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Poopy photo

On day one of Beginning Painting, you asked the class to call you Poopy. The Miami Dade Community Arts Center smelled like raisins. We went around the room and each said where we’d seen the flyer. I saw mine at Cozy Corner Café. You saw yours in line at the Publix bathroom. Another man shook his head, gestured for the next person to speak. I suspected he’d seen his flyer at a sex shop or something like that. A pot of fake flowers sat in the center of the room. We did still lifes. At the end of class, we turned our easels to unveil our final products. You were too good for us.

This was a week before you received a call from your oncologist. You picked up while you were shaking cereal puffs into a bowl. The call ruined your snack. That night, you sat at the easel beside mine and painted five children standing in a row. Their faces were adult, elderly even. Wrinkles around the eyes. Little grumps.

“Poopy,” I said, “that’s real creepy.” You hadn’t told anyone the news. You smushed fat grey globs over each child’s shriveled face. Wrinkly skin turned smooth as stone. Some streaks swerved upward, some down, and it looked to me like the children were moving. Like they’d glanced away the moment I locked eyes with the painting. “It’s creepier now. I really like it,” I said.

End of class. Zippers yowling. You handed me your canvas, and said, “Since you liked it so much. Careful. It’s still wet and all.” Back home, I laid it tenderly on the carpet. I heated a microwave lasagna and ate straight from the plastic package, looking down the whole time at those blank faces, trying to catch them on the move.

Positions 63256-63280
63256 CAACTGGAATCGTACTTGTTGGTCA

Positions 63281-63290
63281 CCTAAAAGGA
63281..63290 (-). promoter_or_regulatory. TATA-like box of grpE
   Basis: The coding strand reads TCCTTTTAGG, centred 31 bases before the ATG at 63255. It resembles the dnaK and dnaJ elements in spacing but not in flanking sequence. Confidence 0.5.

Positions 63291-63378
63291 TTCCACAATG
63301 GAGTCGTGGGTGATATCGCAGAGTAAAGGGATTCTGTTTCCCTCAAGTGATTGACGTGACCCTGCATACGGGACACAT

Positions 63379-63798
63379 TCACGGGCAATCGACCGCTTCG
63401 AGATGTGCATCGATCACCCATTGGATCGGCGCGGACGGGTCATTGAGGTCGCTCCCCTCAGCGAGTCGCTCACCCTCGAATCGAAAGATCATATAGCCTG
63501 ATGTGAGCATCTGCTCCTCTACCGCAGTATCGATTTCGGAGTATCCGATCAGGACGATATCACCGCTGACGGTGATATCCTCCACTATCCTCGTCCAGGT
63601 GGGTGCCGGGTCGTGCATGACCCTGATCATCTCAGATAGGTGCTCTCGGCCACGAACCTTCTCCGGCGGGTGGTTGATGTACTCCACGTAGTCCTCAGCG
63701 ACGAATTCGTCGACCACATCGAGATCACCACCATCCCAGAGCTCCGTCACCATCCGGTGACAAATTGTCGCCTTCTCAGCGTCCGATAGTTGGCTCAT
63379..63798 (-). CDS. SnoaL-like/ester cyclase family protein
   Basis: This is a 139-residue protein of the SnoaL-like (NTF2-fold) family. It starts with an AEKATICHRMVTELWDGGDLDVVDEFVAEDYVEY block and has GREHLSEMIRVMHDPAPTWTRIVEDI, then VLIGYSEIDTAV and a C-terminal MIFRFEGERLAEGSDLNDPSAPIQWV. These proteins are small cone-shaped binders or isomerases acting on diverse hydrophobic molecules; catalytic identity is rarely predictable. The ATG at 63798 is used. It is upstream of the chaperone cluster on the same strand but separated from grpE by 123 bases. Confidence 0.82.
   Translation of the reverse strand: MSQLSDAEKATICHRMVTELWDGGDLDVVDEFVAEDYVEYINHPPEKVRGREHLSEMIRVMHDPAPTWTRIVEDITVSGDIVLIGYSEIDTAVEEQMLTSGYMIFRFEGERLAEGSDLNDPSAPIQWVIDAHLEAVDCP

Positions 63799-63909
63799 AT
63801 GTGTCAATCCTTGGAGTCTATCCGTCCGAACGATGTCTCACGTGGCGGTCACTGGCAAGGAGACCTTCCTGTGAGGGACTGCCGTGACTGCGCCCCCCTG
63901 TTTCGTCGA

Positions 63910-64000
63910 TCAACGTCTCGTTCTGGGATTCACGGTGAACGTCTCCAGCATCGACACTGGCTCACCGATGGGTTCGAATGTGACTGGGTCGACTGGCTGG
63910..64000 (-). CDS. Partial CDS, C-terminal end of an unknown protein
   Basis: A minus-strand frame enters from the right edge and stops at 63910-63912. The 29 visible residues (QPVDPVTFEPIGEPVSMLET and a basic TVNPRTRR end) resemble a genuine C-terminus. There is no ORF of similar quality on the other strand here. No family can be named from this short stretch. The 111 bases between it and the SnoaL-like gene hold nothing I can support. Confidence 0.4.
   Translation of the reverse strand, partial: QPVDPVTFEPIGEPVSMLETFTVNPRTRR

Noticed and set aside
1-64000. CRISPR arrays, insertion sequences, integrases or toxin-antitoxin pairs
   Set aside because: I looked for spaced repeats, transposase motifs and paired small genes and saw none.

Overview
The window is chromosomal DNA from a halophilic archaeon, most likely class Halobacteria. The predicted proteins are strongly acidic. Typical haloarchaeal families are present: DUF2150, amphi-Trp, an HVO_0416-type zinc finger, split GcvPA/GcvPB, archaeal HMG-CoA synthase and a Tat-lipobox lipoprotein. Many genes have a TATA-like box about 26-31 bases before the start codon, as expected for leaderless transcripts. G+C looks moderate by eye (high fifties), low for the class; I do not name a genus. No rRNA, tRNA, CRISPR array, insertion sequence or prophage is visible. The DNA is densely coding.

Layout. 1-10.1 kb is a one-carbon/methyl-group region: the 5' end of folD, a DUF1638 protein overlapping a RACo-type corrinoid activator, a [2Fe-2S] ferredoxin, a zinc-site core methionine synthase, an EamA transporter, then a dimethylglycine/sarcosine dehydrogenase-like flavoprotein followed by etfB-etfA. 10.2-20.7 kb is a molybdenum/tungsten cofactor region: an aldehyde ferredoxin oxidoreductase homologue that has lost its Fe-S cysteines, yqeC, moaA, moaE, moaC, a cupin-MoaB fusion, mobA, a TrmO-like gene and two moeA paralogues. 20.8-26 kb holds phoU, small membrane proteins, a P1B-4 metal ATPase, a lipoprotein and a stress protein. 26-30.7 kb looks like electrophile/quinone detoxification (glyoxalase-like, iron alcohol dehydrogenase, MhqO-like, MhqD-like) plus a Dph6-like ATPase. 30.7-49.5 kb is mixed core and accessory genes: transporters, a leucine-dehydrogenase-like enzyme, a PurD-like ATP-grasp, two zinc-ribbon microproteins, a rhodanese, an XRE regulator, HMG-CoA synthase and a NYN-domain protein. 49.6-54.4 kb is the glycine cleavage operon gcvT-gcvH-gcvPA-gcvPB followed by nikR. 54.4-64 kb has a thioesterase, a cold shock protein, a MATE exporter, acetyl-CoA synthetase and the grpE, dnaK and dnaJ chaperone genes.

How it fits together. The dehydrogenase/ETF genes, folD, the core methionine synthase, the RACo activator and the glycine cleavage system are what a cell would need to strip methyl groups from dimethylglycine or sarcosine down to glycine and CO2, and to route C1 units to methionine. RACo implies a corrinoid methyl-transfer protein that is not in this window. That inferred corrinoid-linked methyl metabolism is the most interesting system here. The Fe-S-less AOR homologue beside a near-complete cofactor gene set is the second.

The following class, you didn’t say a word to me. I blew it, I thought, I did the thing I always do. I come on too strong. I say the wrong thing. I’m so eager that people recoil. I’m reminded of myself at age six, nodding at my first-grade teacher though I understood none of the English words she spouted. I remember that I learned early to smile and agree, to admire the things that eluded me.

I left the art center and found you parked near me, supine in your fully reclined seat. You invited me in. It was strange not to feel strange in a strange man’s car. I was comfortable, happy even, when I pulled a lever and fell backwards to match your posture. I asked you what was wrong. We stared at a rust-colored spot on the ceiling upholstery. It was shaped like an ice skater. You held your arms out and said, “I’m what’s wrong,” and told me precisely how you were dying.

Recently, my dreams have had subtitles. But they never match the words being spoken. For instance, in the dream I’ll say, “I’ve missed you,” and the subtitles will say I DO NOT WANT THE SALAD. Sometimes, when I say things in real life, people pause and look at me like I’ve laid an egg. On the way from my brain to my mouth, my thoughts are mistranslated, scrambled. This is what I liked about you. When you told me you were dying, and I said, “Well, I bet you’ll be just fine,” you didn’t look at me like you were reading a wonky subtitle. You laughed. I thought: I barely know this man, but if I could, I’d will the devil to show his red face and I’d make a wager right here. Take my stupid mouth, take my soul. Fix Poopy.

When I look at the painting you gave me, I think: I do not want the salad. I want to pick at those paint scabs until the children’s grey masks chip away and give them room to finally breathe, to become old.


image: Will Farris